Kelly Gimblin might not have an official title, but “glue-person” might be appropriate. “I’m supposed to make sure everything goes smoothly at the track, but that takes preparation before getting to the track,” Gimblin says. “At the track, it’s logistics and hospitality, making sure the people are where they need to be and when, but also making sure there is plenty of food and drink available for the drivers, crew, parents, and family. It’s non-stop the entire race. We are up really the entire 24 hours, but actually probably 36 hours with the time before the race Saturday.” While they might feel like doing it, they don’t fall asleep right after the race ends, either.
Gimblin’s contribution has been clear. “Kelly was new to the team last year and continues to do a great job,” Turner says enthusiastically. “This is her gig. As one of the newest members on the team, it’s hard to jump into any kind of situation in a team that has been together. She’s like the Den Mom; she has to figure out everyone and everything while shouldering lots of responsibilities keeping everyone happy—drivers, team, sponsors, and more. The testament was at the end of Daytona. Everything went really smoothly, and it has a lot to do with Kelly.”
2023 might have only been her second year with the team, but she has been around racing for years. “Daytona is a different environment, especially with six cars this year,” she explains. “With the help of Brittney Hill first with GS and then with the Rolex 24, we were able to manage such a large weekend. I’m really blessed to be with such a wonderful crew, like family.”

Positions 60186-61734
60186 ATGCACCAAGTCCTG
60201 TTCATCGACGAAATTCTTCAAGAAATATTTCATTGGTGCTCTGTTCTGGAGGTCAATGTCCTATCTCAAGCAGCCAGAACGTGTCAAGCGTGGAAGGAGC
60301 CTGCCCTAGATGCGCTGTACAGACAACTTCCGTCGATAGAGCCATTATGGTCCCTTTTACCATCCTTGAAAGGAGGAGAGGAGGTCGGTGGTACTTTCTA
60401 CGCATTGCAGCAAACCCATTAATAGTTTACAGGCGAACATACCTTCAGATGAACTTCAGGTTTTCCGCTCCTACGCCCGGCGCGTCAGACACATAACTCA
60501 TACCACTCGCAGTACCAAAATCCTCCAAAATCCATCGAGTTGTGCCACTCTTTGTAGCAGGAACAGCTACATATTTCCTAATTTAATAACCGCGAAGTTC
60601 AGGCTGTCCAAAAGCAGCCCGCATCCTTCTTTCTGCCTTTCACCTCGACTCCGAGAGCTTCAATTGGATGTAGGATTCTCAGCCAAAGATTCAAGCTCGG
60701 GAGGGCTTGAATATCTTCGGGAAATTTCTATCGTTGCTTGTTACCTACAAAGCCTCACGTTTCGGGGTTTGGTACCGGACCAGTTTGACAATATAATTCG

Some of that wonderful crew is just that—family. “I’ve been with Team Turner since 2011, now with my son Nicholas, too,” says pit crew member and fueler Dale Johnson. “We have been involved with fueling the cars and doing all the fuel measurements for the engineers. This year, I was on the fire bottle during the races on the GTD 95 while Nicholas was on the 96.”
“I was watching the highlights of the race on Peacock after the race and thought ‘How cool it was to be a part of that,’” Johnson continues. “At the end of the day, we didn’t have the race we would have liked, but we did get to live the event in person and in real time. I just enjoy the experience of putting on a crew shirt or fire suit and contributing to the team in any way. Not all of it is fun, glamorous, or exciting in detail, but it all adds up in the race. Being on point and in the moment for the race is priceless to me! The only aspect I’d change in this race is where we ended up and the BoP, but everything else was great and the Turner crew worked very well together. When I look back and think, ‘Would I rather sit at home and watch or be a part of the event?’ One hundred percent I would choose being a part of it.”
Read more about the 2023 Rolex 24 at Daytona here in Part 2. —Kyle van Hoften